The Lincoln Theatre in DC is a grand old facility first opened in 1922. It was shuttered after the 1968 race riots and reopened in 1994.
It’s owned by the DC Commission on the Arts and Humanities, which awarded a contract to IMP, the promotions company that operates 9:30 Club and The Anthem, to book its concert schedule in recent years.
Actually IMP has gotten smart with the Lincoln Theatre, and it has booked a variety of shows ranging from podcasts to comedy to lectures, making strong use of the venue’s 1,225 seats.
Generally, IMP also has made smart decisions regarding allocations of concert between the similarly sized 9:30 Club, just five or six blocks away, and the Lincoln Theatre. The 9:30 Club is almost always general admission and standing room only. But the Lincoln offers a relaxed atmosphere for shows that may be better enjoyed with seats. In addition, shows at the Lincoln Theatre may allow general admission or may provide assigned seats.
In my experience, for concerts like Brian Wilson or The Zombies, the Lincoln Theatre assigned seats with a ticket purchase. This was a good move for the generally Baby Boomer and Gen X crowd to take a seat. The Lincoln Theatre also has several bars, and you can purchase a beer or wine in a bottle or can and enjoy it on the go. The bartenders also can serve up a mixed drink, and you can take all of these back to your seat in most cases.
There are two bars in the lobby when you first enter the theatre. Upstairs, there is a larger bar with its own room, in addition to a small concession area where you can buy hot popcorn or “Lincoln Logs,” which are essentially cakes similar to Hostess Ding Dongs. There also is a bar in the main theatre, and often you can walk to the back of the theatre and order a drink from that bar without leaving it. Note that this bar may be closed during some performances, particularly if the artist values a quiet environment.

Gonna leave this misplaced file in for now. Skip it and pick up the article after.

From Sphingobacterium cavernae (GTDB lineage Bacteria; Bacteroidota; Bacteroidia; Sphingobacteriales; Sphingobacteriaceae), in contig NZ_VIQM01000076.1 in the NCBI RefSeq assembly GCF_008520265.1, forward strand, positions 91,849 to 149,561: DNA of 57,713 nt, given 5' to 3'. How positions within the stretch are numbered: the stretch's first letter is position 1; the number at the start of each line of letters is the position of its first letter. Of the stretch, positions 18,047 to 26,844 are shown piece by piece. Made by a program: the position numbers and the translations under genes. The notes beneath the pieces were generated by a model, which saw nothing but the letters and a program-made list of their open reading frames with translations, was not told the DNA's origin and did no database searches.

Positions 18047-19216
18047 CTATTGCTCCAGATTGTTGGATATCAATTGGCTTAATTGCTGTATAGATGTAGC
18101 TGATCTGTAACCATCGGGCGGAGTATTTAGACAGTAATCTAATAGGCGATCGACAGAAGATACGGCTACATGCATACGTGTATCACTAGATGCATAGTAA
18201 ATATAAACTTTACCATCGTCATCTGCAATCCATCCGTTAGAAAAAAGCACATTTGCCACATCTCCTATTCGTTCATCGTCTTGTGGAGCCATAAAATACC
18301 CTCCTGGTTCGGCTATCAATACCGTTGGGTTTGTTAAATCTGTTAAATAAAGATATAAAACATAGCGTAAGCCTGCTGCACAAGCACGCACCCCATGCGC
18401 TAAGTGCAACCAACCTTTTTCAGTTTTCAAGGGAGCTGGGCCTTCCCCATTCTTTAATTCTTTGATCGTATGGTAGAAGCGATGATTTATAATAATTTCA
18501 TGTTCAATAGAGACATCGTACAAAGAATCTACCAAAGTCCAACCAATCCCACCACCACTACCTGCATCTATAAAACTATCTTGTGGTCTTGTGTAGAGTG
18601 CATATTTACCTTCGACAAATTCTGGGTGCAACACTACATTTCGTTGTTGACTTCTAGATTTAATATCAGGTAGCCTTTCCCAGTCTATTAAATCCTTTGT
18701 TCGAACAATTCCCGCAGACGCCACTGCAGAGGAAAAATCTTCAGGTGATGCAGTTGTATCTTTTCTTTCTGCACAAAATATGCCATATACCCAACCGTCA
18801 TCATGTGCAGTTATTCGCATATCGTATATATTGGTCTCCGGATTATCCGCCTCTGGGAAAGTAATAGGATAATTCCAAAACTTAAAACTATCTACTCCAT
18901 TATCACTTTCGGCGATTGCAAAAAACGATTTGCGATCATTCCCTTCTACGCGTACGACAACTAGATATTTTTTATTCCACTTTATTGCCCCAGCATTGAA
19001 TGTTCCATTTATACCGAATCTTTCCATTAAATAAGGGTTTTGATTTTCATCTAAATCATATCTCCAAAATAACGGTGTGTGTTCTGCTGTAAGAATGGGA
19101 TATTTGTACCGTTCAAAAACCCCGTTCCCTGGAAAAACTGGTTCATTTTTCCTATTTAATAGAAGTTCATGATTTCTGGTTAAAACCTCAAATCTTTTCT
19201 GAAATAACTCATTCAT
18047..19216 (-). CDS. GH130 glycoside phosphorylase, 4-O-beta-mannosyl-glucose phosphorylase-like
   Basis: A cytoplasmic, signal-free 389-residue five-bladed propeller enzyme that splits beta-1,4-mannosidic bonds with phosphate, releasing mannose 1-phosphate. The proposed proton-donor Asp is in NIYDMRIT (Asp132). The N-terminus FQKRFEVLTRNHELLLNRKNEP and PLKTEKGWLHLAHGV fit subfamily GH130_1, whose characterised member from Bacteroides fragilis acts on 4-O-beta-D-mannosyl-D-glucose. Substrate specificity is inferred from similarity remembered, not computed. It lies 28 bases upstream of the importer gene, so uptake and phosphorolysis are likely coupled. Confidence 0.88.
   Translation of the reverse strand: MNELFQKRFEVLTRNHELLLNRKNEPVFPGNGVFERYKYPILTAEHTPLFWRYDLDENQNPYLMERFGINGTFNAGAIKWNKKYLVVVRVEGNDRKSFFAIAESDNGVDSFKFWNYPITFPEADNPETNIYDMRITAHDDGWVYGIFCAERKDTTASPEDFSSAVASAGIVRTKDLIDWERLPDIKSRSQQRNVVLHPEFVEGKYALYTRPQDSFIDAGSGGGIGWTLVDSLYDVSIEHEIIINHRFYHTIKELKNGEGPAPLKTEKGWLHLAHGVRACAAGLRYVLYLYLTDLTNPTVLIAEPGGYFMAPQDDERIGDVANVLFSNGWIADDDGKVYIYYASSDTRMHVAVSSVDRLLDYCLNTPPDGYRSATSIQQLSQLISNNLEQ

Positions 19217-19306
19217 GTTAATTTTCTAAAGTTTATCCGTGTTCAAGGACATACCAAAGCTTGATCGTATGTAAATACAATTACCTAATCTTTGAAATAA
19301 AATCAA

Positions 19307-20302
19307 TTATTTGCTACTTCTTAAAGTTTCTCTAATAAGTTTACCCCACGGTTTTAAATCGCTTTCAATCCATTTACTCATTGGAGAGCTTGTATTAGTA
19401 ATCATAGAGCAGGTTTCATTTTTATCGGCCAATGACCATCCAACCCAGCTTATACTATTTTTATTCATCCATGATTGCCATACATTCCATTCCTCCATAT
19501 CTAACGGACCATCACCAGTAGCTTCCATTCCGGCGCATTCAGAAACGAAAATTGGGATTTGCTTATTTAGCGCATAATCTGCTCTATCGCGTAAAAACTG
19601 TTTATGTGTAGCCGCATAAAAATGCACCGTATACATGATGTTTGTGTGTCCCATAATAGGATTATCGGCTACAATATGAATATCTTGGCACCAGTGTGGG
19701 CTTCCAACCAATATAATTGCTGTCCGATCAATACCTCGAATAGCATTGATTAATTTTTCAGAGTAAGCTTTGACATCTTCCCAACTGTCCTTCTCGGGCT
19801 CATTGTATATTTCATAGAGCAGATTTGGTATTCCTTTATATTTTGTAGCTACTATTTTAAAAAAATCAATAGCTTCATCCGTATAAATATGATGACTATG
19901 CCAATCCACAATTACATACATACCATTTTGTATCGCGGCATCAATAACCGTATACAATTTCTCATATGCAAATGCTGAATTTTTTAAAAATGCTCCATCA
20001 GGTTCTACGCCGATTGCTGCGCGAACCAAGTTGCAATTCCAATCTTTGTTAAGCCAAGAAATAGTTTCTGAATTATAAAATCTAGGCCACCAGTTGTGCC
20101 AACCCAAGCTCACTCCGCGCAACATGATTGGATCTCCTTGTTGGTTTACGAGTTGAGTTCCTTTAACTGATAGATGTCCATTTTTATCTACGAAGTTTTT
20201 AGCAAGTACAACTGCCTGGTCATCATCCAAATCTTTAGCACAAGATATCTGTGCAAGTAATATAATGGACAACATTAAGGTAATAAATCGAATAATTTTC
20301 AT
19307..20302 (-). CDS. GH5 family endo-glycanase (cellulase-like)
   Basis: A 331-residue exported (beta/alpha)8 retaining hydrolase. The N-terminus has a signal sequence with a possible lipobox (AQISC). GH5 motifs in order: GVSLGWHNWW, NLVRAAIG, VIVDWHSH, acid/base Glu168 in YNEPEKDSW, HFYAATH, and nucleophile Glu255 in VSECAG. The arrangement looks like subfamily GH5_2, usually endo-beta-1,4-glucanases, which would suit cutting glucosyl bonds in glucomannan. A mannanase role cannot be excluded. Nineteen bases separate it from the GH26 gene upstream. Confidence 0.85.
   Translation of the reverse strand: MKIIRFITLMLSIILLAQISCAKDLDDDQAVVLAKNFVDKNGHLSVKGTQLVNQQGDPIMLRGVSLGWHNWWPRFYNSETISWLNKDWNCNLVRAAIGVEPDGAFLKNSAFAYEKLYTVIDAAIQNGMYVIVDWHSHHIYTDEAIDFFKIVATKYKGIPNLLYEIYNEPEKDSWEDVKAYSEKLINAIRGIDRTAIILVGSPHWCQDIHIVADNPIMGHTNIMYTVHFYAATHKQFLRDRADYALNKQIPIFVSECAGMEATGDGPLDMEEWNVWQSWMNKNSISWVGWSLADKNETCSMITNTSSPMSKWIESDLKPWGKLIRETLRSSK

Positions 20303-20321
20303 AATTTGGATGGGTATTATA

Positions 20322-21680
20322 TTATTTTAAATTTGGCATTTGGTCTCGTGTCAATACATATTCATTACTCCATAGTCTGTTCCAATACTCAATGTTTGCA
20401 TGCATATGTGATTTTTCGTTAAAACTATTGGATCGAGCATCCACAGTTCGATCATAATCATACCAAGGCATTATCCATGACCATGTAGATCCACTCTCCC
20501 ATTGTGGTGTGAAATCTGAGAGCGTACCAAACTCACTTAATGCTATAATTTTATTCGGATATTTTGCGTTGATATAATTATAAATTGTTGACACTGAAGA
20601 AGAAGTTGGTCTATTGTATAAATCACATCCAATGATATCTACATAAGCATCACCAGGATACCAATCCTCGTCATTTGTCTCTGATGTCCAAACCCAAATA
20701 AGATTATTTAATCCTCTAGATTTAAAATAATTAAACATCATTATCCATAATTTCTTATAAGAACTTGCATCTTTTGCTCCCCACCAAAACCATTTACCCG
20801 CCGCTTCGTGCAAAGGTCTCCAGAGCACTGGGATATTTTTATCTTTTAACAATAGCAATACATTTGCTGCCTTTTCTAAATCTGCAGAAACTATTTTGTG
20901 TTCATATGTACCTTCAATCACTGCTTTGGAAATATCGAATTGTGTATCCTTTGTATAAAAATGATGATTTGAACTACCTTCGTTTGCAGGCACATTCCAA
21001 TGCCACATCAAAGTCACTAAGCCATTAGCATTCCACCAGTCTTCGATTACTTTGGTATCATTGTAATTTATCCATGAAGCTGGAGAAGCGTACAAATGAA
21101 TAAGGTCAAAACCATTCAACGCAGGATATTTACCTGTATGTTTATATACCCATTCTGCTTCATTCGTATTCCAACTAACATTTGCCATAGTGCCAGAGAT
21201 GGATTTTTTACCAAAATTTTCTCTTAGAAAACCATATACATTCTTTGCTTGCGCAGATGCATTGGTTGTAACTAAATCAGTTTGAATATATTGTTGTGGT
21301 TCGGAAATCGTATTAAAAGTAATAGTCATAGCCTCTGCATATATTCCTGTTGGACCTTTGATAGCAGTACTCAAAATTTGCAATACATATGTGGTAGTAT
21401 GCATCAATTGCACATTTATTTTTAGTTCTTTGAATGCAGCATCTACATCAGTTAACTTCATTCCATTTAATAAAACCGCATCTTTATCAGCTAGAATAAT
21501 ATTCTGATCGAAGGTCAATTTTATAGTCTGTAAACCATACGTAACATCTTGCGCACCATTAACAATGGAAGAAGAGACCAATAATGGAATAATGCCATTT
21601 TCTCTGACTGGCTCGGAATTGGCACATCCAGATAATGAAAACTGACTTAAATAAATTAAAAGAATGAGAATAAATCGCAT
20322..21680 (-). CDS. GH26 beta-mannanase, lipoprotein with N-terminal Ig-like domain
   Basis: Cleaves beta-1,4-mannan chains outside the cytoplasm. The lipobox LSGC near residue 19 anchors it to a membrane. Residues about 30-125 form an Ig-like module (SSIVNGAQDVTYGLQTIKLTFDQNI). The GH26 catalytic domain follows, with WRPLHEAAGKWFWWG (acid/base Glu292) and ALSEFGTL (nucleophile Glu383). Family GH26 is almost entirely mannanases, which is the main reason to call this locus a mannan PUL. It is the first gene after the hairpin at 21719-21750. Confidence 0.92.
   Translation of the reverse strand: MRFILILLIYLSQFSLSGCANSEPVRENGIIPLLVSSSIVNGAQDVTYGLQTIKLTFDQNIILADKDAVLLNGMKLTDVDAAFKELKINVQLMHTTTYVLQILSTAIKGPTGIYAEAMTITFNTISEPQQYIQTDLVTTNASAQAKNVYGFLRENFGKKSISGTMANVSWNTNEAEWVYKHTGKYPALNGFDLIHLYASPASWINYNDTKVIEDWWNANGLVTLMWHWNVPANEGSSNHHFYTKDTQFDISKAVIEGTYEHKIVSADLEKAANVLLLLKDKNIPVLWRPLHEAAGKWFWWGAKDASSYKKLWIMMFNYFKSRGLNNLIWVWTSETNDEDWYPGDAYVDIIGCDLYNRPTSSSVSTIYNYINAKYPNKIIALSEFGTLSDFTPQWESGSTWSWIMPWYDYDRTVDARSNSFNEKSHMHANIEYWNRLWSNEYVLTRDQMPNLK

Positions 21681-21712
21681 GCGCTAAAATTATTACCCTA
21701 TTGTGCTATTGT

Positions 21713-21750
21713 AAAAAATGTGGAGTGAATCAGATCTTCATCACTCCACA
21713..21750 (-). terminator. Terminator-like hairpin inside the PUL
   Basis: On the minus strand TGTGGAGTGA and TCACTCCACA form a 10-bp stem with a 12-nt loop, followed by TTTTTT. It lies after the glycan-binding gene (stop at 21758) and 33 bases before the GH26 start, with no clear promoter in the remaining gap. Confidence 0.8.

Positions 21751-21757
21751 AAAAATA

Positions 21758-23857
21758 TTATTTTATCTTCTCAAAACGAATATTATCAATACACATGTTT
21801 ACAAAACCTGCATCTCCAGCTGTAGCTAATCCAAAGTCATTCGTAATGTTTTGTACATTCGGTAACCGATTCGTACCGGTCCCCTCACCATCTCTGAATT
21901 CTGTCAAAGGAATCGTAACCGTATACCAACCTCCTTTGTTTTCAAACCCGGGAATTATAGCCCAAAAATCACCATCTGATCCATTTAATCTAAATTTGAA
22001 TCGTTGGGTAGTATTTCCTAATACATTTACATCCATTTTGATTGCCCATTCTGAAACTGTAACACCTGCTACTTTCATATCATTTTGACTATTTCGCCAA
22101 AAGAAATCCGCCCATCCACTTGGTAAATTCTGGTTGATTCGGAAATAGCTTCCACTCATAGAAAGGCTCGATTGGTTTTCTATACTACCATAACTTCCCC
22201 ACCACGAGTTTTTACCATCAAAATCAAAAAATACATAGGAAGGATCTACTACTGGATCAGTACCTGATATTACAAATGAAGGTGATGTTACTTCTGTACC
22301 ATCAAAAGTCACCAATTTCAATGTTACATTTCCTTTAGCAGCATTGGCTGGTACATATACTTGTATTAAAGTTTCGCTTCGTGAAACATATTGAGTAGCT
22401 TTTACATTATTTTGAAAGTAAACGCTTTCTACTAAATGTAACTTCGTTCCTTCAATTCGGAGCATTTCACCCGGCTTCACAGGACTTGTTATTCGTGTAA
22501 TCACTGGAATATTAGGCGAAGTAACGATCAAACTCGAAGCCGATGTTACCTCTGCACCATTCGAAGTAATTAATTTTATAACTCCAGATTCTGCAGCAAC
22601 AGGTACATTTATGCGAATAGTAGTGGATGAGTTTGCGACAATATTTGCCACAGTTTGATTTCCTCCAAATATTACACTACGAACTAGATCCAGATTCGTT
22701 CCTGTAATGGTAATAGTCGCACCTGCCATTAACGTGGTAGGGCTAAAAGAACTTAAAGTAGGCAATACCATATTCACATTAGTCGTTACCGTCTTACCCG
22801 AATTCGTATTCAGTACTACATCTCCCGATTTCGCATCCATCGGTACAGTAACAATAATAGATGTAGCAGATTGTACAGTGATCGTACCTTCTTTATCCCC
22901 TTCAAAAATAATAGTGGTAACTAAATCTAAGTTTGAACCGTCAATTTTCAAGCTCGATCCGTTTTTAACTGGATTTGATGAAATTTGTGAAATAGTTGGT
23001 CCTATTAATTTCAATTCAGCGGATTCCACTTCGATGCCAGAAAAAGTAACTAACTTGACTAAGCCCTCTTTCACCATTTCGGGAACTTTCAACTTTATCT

IMP often opens the doors of the Lincoln at 6:30pm although shows may start quite a bit later. Keep in mind that admirers of popular artists will flood the theater really early, occupying general admission seats closest to the stage very quickly. This can make it challenging to find a good seat if you don’t also arrive early. Generally, it takes a little longer for the second level balcony to fill up as well, so it may not be a bad strategy to grab a forward seat upstairs if you arrive in time. When permitted, I’ve certainly had a few occasions where it was preferable to stand along the back wall rather than to crush into an undesirable seat.
In the window of the Lincoln Theatre sits a bust of Abraham Lincoln created by Oscar winning makeup artist Kazu Hiro, who won awards for his effects in the movies Darkest Hour and Bombshell. In my opinion, the oversized bust is a bit creepy, but your mileage may vary.
In its location at 1215 U Street NW, the Lincoln Theatre sits right next door to another DC landmark — Ben’s Chili Bowl. With its half smoke sausages, Ben’s created the staple food of DC upon its founding in 1958. As the diner is open quite late, it’s easy to grab a bite at Ben’s Chili Bowl before or after a performance at the Lincoln Theatre.
The Lincoln Theatre is also directly across the street from the 13th Street NW exit of the WMATA U Street Metro Station, providing quick access and egress to the theatre. It’s also located just over one block away from U and 14th Sts. NW, a major intersection that forms a boundary to the largest leisure district in DC. Given the crowded and narrow roads, it is a bad idea to drive to the Lincoln Theatre on Wednesday through Saturday during a normal week. The Lincoln is closed on days when no show is scheduled.